Latin America Advisor

Latin America Advisor

A Publication of The Dialogue

What’s Behind the Honduras Attorney General Dispute?

Demonstrators have criticized Honduran President Xiomara Castro over her party’s moves on designating a new attorney general. // File Photo: Honduran Government.

Thousands of demonstrators took to the streets of Tegucigalpa on Nov. 11 to protest Honduran President Xiomara Castro and her party’s decision to elect a new interim attorney general by committee vote instead of by legislative action. Brian Nichols, the U.S. deputy secretary of state for Western Hemisphere affairs, expressed concerns about the move, writing that the decision “further undermines trust in the country’s institutions.” What motives were behind Castro’s appointment of the new interim attorney general, and what is the significance of that selection? How much substance is there to the opposition’s accusations that the move violated constitutional order? What does the increasing criticism from U.S. officials mean for the future of relations between the two countries?

Hugo Llorens, former U.S. ambassador to Honduras: “President Xiomara Castro was given an enormous electoral mandate in November 2021. In that election, the Honduran people rejected the eight years of misrule by former President Juan Orlando Hernández, who was subsequently extradited to the United States and awaits trial for drug trafficking. In this context, President Castro’s priority has been to institutionalize mechanisms to effectively tackle corruption. The most vital ministerial position to achieve this goal is the attorney general, who leads the Public Ministry. President Castro constructively engaged Congress to replace the attorney general. Unfortunately, the opposition, notably Hernández’s National Party, blocked any effort to name credible replacements. Its aim was…”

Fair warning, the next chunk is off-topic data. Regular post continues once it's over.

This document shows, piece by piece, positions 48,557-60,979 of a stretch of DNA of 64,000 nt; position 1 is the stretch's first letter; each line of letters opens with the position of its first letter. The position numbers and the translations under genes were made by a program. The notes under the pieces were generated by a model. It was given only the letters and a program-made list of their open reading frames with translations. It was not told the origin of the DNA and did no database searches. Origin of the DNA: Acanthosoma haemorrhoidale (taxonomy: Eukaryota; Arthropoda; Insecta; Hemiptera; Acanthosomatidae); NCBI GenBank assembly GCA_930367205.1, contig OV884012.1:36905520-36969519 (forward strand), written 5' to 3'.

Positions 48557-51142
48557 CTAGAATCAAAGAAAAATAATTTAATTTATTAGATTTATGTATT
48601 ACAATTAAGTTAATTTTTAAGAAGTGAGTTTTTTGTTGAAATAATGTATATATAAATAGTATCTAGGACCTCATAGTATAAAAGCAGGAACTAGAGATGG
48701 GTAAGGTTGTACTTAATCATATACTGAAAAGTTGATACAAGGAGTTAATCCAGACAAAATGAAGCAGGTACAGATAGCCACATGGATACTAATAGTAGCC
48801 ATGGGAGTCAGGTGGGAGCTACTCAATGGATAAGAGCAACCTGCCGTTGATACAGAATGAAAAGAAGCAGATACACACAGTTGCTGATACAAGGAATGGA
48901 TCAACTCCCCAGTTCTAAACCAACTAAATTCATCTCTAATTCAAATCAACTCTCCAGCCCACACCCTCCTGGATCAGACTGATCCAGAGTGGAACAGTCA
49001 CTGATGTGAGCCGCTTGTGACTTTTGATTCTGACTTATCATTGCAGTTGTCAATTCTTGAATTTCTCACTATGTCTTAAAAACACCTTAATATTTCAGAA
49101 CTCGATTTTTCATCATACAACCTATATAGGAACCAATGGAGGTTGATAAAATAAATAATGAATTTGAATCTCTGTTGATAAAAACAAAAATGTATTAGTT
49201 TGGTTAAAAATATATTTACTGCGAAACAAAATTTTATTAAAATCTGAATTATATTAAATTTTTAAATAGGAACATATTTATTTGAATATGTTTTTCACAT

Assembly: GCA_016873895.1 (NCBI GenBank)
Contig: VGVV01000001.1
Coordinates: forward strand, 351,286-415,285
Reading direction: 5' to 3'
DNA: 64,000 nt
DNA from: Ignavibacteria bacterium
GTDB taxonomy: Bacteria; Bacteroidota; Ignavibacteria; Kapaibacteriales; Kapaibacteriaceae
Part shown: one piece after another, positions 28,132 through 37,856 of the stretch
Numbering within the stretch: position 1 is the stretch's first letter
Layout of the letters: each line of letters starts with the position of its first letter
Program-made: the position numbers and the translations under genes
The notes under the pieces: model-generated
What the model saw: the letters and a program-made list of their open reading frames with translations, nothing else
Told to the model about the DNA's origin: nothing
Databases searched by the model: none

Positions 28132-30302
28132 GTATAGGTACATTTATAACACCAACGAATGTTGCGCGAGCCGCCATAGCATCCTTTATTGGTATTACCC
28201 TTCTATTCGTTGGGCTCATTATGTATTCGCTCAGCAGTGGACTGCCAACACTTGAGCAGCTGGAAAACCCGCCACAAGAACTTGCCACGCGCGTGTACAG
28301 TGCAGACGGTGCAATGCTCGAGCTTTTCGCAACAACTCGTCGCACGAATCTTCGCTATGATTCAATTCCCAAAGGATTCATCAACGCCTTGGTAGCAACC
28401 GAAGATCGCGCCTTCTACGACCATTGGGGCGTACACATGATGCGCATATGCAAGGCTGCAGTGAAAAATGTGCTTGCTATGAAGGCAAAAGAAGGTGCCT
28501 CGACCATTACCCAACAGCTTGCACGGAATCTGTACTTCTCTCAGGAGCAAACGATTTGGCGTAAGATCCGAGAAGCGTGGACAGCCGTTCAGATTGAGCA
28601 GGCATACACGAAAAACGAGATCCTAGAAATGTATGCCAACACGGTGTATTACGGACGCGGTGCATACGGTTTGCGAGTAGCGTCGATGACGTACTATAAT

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About the Latin America Advisor

The Inter-American Dialogue publishes the Latin America Advisor every business day for a distinguished membership of informed corporate leaders, scholars, and government officials invested in Latin America’s development and future. The Advisor‘s highly regarded Q&A section covers questions submitted by subscribers themselves. Commentators regularly include heads of state, business leaders, diplomats, economists, analysts, and thought leaders from around the world. Many of the world’s largest and fastest-growing companies subscribe to the Advisor. To subscribe click here or for more information, contact Gene Kuleta, editor of the Advisor, at

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